Now, there are also "specialty needles," which are used for other purposes. Here are two that are commonly used by crafters:

Tapestry needles have a blunt point and a big eye. They're made this way so they can pass through needlepoint and tapestry canvases without damaging them. And that large eye will accommodate the thicker yarns used for these kinds of crafts.

Chenille needles also have a large eye like tapestry needles, but they have a sharp point. This makes them ideal for crafts like ribbon embroidery, where you need to pull a thick strand through a closely woven fabric.


Tuesday, 9 July 2013

A Ship's Heads

HEADS – the lavatory. Always pronounced in the plural.

In the days of sail, the wind would ideally come from astern or the quarters (45 degrees from astern). Therefore it was prudent to go to the head of the ship (bow) to do your business (remembering the saying "don’t piss into the wind").

You had a choice of which side of the bow to use and this is why it’s referred to in the plural. (only the USN uses the singular ‘head’)


Sunday, 7 July 2013

More Questions

If athletes get athlete's foot, what do astronauts get? Missile toe?

If corn oil is made from corn and vegetable oil is made from vegetables, then what is baby oil made from?

If Wile E. Coyote had enough money to buy all that ACME stuff, why didn't he just buy dinner?

If you ate both pasta and antipasto, would you still be hungry?

If you take a laptop computer for a run you could jog your memory.

from uk.rec.humour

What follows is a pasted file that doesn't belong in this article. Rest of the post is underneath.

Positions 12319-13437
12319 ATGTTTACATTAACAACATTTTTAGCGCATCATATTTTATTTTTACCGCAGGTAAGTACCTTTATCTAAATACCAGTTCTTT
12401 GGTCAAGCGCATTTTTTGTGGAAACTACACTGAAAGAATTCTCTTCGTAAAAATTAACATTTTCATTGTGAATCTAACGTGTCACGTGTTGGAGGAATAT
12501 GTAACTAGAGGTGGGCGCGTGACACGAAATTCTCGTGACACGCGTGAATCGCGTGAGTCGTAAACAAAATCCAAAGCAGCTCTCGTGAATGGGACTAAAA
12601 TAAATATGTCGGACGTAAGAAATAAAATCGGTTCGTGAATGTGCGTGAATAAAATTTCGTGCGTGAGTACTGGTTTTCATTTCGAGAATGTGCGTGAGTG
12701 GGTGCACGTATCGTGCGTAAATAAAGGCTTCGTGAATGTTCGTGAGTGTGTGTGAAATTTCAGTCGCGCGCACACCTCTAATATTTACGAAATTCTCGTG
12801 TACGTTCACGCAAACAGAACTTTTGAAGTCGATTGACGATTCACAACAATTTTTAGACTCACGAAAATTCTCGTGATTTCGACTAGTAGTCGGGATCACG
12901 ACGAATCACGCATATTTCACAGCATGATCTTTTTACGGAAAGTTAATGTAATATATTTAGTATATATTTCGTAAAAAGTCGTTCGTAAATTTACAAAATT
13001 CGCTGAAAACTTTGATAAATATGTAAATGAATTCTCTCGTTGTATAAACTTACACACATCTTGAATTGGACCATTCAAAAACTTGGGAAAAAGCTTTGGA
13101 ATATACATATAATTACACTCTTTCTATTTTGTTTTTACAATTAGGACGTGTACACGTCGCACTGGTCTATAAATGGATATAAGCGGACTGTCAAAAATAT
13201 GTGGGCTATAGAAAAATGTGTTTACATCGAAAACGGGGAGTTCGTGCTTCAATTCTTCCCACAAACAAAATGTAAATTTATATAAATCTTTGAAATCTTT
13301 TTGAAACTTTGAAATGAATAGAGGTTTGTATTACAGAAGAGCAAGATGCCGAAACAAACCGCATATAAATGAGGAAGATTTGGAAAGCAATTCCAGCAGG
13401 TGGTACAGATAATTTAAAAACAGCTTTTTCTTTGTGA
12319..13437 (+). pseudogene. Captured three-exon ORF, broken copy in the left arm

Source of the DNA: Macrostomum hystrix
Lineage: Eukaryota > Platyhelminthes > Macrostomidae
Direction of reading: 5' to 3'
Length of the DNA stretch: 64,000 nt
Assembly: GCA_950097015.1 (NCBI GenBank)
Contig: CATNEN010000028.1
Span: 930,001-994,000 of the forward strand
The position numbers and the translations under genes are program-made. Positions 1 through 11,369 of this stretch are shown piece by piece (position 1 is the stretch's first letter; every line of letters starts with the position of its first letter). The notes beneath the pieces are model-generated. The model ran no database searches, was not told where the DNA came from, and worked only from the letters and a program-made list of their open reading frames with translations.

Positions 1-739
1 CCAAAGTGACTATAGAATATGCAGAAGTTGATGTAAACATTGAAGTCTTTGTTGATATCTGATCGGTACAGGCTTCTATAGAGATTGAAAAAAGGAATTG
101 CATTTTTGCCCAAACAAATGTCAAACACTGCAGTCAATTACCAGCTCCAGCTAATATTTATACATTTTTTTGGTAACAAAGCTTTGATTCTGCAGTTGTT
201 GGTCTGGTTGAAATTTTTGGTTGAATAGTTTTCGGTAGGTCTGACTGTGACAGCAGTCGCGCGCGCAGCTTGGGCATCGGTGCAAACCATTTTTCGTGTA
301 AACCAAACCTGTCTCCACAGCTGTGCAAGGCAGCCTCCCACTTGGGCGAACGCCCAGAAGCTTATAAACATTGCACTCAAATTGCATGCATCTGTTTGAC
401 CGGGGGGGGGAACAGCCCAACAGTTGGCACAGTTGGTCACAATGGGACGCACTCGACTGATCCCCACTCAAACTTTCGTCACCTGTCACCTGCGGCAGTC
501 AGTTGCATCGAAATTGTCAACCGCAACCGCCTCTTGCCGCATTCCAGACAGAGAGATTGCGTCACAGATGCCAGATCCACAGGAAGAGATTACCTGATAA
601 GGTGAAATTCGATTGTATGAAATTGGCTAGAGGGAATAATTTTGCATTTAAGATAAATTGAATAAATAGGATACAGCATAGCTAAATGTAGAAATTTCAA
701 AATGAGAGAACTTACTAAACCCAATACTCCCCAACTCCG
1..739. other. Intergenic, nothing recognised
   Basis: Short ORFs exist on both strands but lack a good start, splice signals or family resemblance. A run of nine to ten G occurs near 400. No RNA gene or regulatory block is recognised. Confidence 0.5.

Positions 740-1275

Friday, 5 July 2013

How to Tie a Scarf

General Rules
  1. Keep it simple – only tie knots you are comfortable wearing–confidence is everything.
  2. Scarf length & thickness can limit knot style options.
  3. A scarf isn’t a necktie–keep it loose.
  4. Function first–fashion second.  Unless you’re a rock star or The Style Blogger.
Ways to Tie a Scarf
  1. The Drape, or The Simplest Way To Wear A Scarf
  2. Overhand Knot (or Ascot)
  3. The Fake Knot
  4. The Once Round
  5. The Twice Round
  6. The “Parisian” or French or European Knot
See full article at

Wednesday, 3 July 2013

To be knocked into a cocked hat

This means to be routed completely in a physical or verbal contest.

The expression comes from the practice of military officers to carry their soft hats under the arm, thus flattening it out. The hats became triangular shaped when flattened. So, when someone was crushed in a contest, they were flattened as completely as an officer's cocked hat.


Monday, 1 July 2013

The World’s Largest Atlas

Earth Platinum, published at the end of February 2012, in an edition limited to 31 copies, is the world’s largest atlas.

The book is 1.8 m (6 ft) high and 1.4 m (4.5 ft) wide.

When opened, it spans 2.8 m (9 ft).

It contains 128 pages of maps, flags and panoramic photographs, and weighs 150 kg (over 300 lb).

It’s the kind of book you can’t read alone: it takes two persons to turn over the gigantic pages.

See full article at